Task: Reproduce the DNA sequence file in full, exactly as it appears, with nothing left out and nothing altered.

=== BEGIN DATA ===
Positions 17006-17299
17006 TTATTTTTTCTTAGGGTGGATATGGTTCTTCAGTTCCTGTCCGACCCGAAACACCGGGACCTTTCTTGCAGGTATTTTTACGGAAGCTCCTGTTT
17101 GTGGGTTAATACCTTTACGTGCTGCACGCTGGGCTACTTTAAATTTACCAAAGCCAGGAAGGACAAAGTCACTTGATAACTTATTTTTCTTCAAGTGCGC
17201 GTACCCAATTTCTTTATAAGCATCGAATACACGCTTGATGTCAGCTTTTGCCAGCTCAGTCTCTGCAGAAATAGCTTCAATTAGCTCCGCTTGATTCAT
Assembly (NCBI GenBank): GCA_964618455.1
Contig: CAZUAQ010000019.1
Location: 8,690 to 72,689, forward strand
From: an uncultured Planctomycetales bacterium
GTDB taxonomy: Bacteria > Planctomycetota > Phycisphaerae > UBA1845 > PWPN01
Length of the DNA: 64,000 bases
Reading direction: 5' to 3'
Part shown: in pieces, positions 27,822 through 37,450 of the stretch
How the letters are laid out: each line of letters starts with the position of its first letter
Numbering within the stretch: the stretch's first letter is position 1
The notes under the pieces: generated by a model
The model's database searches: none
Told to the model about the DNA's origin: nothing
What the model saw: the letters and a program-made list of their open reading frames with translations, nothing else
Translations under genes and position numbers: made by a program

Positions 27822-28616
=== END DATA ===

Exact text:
Positions 17006-17299
17006 TTATTTTTTCTTAGGGTGGATATGGTTCTTCAGTTCCTGTCCGACCCGAAACACCGGGACCTTTCTTGCAGGTATTTTTACGGAAGCTCCTGTTT
17101 GTGGGTTAATACCTTTACGTGCTGCACGCTGGGCTACTTTAAATTTACCAAAGCCAGGAAGGACAAAGTCACTTGATAACTTATTTTTCTTCAAGTGCGC
17201 GTACCCAATTTCTTTATAAGCATCGAATACACGCTTGATGTCAGCTTTTGCCAGCTCAGTCTCTGCAGAAATAGCTTCAATTAGCTCCGCTTGATTCAT
Assembly (NCBI GenBank): GCA_964618455.1
Contig: CAZUAQ010000019.1
Location: 8,690 to 72,689, forward strand
From: an uncultured Planctomycetales bacterium
GTDB taxonomy: Bacteria > Planctomycetota > Phycisphaerae > UBA1845 > PWPN01
Length of the DNA: 64,000 bases
Reading direction: 5' to 3'
Part shown: in pieces, positions 27,822 through 37,450 of the stretch
How the letters are laid out: each line of letters starts with the position of its first letter
Numbering within the stretch: the stretch's first letter is position 1
The notes under the pieces: generated by a model
The model's database searches: none
Told to the model about the DNA's origin: nothing
What the model saw: the letters and a program-made list of their open reading frames with translations, nothing else
Translations under genes and position numbers: made by a program

Positions 27822-28616